In 2012, Denmark effectively rejected entertainment industry calls to crack down hard on citizens engaged in illegal file-sharing. Instead the government announced its “Pirate Package“, an initiative focused on the development and promotion of legal offerings rather than punishing file-sharers.
A YouGov study in the same year suggested this was a good move. While many people admitted engaging in piracy they also indicated a desire to obtain their movies and TV shows from legal sources – if those services were convenient and accessible.
Two years on and YouGov are back with a new media consumption study of 1,180 Danes aged between 20-65. Commissioned by TDC Group, Denmark’s leading telecoms company, it reveals encouraging signs for the both the entertainment industry and the government’s strategy, but also an interesting twist.
Firstly, piracy of both movies and TV shows is down. This year’s survey suggests that illegal consumption of movies sits at 5.1 million copies. That’s down from the 5.8 million reported in last year’s study and the 8.6 million from 2012.
TV shows tell a similar story. In 2012, around 10 million TV shows were pirated, a figure that dropped to 8.1 million in 2013. This year’s study shows a drop again to 7.9 million copies.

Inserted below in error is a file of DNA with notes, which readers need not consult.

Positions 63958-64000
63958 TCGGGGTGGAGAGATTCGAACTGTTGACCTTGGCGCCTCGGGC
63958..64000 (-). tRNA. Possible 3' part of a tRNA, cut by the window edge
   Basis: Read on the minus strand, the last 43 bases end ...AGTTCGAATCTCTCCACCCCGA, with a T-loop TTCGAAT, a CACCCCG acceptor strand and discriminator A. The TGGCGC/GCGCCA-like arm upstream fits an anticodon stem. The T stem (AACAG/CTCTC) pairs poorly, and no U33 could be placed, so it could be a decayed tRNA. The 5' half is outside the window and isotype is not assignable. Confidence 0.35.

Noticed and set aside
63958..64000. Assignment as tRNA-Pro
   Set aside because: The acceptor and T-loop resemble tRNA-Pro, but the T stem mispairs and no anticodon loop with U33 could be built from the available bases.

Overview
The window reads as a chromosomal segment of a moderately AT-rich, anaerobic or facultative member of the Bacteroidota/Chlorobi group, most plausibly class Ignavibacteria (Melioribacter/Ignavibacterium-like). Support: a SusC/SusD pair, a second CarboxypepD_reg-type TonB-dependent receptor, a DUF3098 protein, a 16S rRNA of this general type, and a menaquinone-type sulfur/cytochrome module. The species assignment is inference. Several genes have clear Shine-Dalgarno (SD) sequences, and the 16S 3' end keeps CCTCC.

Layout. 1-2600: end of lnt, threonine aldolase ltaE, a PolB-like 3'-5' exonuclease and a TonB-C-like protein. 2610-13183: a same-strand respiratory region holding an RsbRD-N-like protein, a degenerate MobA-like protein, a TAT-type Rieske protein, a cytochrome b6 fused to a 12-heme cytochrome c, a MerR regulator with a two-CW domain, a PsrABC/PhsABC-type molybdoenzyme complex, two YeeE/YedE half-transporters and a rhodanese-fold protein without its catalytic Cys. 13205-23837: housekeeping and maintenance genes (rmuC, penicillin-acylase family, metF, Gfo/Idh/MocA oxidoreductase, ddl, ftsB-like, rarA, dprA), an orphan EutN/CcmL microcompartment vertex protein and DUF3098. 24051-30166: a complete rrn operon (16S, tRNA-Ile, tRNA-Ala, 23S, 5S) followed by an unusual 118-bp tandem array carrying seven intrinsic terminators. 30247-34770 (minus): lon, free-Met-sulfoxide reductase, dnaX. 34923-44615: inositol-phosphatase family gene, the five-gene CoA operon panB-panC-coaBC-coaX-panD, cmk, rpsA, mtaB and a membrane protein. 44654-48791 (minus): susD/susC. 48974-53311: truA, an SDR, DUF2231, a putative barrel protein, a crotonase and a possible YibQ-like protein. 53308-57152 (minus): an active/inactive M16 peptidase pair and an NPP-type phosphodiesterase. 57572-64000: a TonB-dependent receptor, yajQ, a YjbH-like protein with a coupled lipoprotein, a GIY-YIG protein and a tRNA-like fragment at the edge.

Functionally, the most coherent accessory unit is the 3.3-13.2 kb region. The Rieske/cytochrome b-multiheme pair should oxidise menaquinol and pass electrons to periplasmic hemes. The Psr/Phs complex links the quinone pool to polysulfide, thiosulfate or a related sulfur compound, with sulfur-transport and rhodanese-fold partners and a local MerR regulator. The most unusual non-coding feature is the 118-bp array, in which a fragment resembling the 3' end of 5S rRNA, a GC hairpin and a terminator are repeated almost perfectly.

According to TDC Group media director Ulf Lund, the continued decrease in the consumption of infringing content is due to the development of legal offerings.
“Our position has always been that the best way to combat illegal consumption is by developing good legal alternatives,” Lund says. “This is what we can see now that services like Netflix, HBO, Viaplay and YouBio have really materialized here at home.”
The study’s findings show that the public is responding to this increased availability. In last year’s survey 32 percent of households with resident 20 to 65-year-olds reported subscribing to a premium streaming service. This year that figure increased to an impressive 45 percent.
But while piracy of movies and TV shows continues to fall in the face of impressive take-up of streaming services, it appears that pirates aren’t prepared to kick their old habits just yet.
The study found that the total of those who download or stream illegally has not significantly changed from last year, with 15 percent of respondents admitting that someone in their household had obtained content illegally in the preceding three months, up from 14 percent in 2013.
“Things are certainly going in the right direction, but we are far from there yet,” Lund says. “Magnitude has decreased, but the level is still very high and there are still many who admit that they consume content illegally.”